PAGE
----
Create a Spring Boot Application Using Multiple Maven Modules

Spring Boot has been receiving a lot of hype lately. There are plenty of materials online. However, most of the examples used to demonstrate Spring Boot are rather simple. In 99% of cases, a single Maven module is used. But, in the real world, developers are building complex applications and they want to structure their code across multiple modules.

Let’s consider a typical use case. We have a web application that manages hotel bookings. We could split the concerns of the projects in 3 parts:
– a module for the domain logic (entities, services, logic). Package name is rc.domain.*
– a module for the infrastructure (database access, etc). Package name is rc.persistence.*
– a module for the web app (controllers, main Spring Boot App. class). Package name is rc.web.*

Each module is an independent Maven project and has it’s own pom.xml file. The main application class resides in the “web” maven module and looks like this.

// !!! Will not work by default. Spring only scans for components in the module and packages where the main // class resides. In our case, this is rc.web.*
@SpringBootApplication
public class DemoApplication {
    public static void main(String[] args) {
        SpringApplication.run(DemoApplication.class, args);
    }
}

However, if we run this application, it will not work. You will get some nasty exceptions. Some of your components/services/entities/repositories could not be found and no bean was created for them. The reason behind this behaviour is that Spring only scans for components in the module where the main application class resides. So, if you have your entities in a different module, they will not be available for auto wiring. If you have your repositories in a different module, they will also not be available for auto wiring. You get the idea. We need to tell Spring to scan for our beans in other modules as well. And this can be done very easily be adding the following annotations to our Spring Boot main application class.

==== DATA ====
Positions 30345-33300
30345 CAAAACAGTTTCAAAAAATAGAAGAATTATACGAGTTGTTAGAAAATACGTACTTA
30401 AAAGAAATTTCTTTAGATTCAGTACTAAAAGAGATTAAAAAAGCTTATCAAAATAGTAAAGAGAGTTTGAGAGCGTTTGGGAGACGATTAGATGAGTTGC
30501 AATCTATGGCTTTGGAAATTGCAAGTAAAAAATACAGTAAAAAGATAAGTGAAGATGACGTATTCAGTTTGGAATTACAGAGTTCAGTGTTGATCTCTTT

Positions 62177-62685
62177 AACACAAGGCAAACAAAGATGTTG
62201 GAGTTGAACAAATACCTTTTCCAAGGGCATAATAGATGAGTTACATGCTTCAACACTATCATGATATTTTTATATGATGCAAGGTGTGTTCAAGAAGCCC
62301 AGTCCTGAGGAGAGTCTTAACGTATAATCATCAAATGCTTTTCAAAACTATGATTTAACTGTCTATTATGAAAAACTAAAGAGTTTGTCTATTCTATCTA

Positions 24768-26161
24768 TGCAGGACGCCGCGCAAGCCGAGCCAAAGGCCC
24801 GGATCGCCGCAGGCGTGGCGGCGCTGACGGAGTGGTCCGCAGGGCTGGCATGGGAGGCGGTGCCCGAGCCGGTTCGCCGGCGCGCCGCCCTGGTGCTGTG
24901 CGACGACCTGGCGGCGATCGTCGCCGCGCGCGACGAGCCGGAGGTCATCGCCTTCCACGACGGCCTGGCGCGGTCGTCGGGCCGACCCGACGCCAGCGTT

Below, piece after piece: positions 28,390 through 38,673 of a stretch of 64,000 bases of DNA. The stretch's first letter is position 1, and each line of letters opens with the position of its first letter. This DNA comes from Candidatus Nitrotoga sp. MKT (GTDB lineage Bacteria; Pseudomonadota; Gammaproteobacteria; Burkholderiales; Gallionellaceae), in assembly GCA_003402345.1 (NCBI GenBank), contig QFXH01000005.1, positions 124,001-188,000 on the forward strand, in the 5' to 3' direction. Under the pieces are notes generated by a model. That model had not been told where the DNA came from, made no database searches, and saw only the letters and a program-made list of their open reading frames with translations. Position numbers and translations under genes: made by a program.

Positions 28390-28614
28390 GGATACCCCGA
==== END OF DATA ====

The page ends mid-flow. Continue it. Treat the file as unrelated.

// Will work. Now Spring will scan for components in all packages that
// start with rc, even if they reside in different Maven modules. So rc.core, rc.persistence and rc.web are scanned
@SpringBootApplication
@EnableJpaRepositories(basePackages = {"rc"})
@EntityScan(basePackages = {"rc"})
@ComponentScan(basePackages = {"rc"})
public class DemoApplication {
    public static void main(String[] args) {
        SpringApplication.run(DemoApplication.class, args);
    }
}

There is one more thing that you need to keep in mind. If you want to build your project with Maven, you need to make sure that the “spring-starter-web” dependency and the “maven-build-plugin” are written in the pom.xml file of the module which contains the main Spring Boot application class. In my example, they should be written in the pom.xml file of the “web” module. If your application is working when you run it from the IDE, but fails with exceptions when you try to run it using Maven, then this is most likely the cause.

You can find a working example on GitHub.

You can also check out the YouTube tutorial that I created for this topic: